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Thread - Annette Krebs, Magda Mayas, Anthea Caddy

at48  Thread  


Annette Krebs   prepared guitar, tapes, mixing desk

Magda Mayas    piano

Anthea Caddy   cello


1. Sands        9:55

2. Shore       26:00


1 recorded in Berlin 2008,  2 recorded in Boston 2009

Cover photograph by Andy Moor

youtube extract

Interview with Magda Mayas


Berlin is clearly the starting point for your trio, but could you explain how this trio came about as I suspect that some people will be surprised by the combination of players?

Yes, we all met in Berlin at different times. Anthea and I had been playing as a duo since about 2006. Anthea also developed a performance/installation project with Annette I think around 2008. About a year later, I organised a house concert and we decided to play as a trio, which seemed very organic and easy immediately.  We recorded parts of the album shortly after that.


Yes the music does sound organic, but at the same time has a kind of cut-up, disjointed quality that I find appealing.  Was there a lot of post-production editing, or are the sudden changes of direction part of the group’s style?

There was not much editing involved in either of the recordings, just minor changes. As for the general style - we actually never really talked about the pieces we played beforehand, but I think we are all interested in fast changing structures, so that´s rather a compositional element each of us brings into the group to a different extent.


Berlin has become a major centre for experimental music, and has attracted scores of musicians from outside – including yourself and Anthea.  Could you tell us a bit about why you decided to go to Berlin, and how the music scene there has affected your music?

I grew up in Münster in Germany, moved to Berlin in 1999 and have lived there since, more or less continuously. I began my studies (Jazz piano) then and knew there was a scene for all kinds of music in Berlin and people to play with.

There were always a lot of people moving here although it seems now more than ever, which surely also has to do with the fact that you can still live here quite cheaply, compared to other big cities. And it’s easy to work with other musicians, try things out and present them to an audience quickly and easily. I love the fact that there are so many "venues", places to play, and so many concerts on every night. That has surely influenced my music, being able to listen to all kinds of music every day.


Could you tell us a little bit about some of the techniques you use inside the piano?  Are there things that you have ‘discovered’ yourself? And what draws you to work so much inside the instrument?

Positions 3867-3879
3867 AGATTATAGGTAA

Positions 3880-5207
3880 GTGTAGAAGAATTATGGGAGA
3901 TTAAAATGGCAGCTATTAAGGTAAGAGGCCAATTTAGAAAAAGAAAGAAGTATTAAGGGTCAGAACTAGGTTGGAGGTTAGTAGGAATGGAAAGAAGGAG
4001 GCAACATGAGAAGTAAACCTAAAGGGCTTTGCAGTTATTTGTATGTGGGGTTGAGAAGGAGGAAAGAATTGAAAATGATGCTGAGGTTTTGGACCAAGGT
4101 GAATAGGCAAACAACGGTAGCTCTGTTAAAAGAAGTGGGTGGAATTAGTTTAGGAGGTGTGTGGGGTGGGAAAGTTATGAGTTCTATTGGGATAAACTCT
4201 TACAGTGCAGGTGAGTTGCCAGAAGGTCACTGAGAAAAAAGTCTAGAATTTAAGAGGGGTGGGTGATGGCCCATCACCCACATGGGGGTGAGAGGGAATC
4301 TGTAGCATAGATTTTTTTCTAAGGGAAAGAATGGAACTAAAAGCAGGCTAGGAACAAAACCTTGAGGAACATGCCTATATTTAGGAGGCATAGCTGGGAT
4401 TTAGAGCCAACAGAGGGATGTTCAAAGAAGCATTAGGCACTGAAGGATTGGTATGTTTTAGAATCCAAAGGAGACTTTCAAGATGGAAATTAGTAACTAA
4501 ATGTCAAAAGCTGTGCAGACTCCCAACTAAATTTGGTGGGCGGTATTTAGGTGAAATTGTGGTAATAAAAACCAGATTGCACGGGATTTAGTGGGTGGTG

I started playing classical piano as a kid, then around 15 I got interested in jazz and then (free) improvising at the instrument. Playing inside the piano came quite naturally after some time, I heard other musicians use extended technique (on piano as well as other instruments) and I was interested in creating sound and the fact that that was an area I could explore on my own and still can.

I think a lot of the sounds, or how I use them, came from exploring it myself. Of course I am and have been inspired by other pianists and use some of the same techniques. I was aware of the John Cage prepared piano, when I started using the inside of the instrument, but have never played his pieces or prepared the piano in that way.

I am currently researching the influence of Cage’s music on pianists today for a workshop. Most of the pianists in the improvised/ new music scene that I asked said they feel they have explored the inside piano on their own - I think that is a great deal of the value and excitement of it initially.

At the moment I use objects that I can remove quickly or use my hands and fingers to play the inside, so I have a natural piano sound if I want to.  I use mallets, tape, plasticine, different metal and rubber objects, on the strings and soundboard to dampen strings or create overtones etc. I also use fishing line or bamboo sticks between the strings for more resonant sounds.

At the moment I spend more time playing inside the piano than the keyboard. I like the tension and variety of using both, the possibilities to alienate the instrument at times and use all of it, changing sounds and colours constantly.


It struck me listening to your solo playing on Heartland that the effects you create sometimes sound as if you’re using electronics, so it seemed natural that you should collaborate with someone like Annette who actually uses electronics.  Do you work a lot with people using electronics, or are most of your collaborations with acoustic instrumentalists?  Also, I wondered if have you tried using electronics yourself to extend the piano still further, as, for instance, Sebastian Lexer does?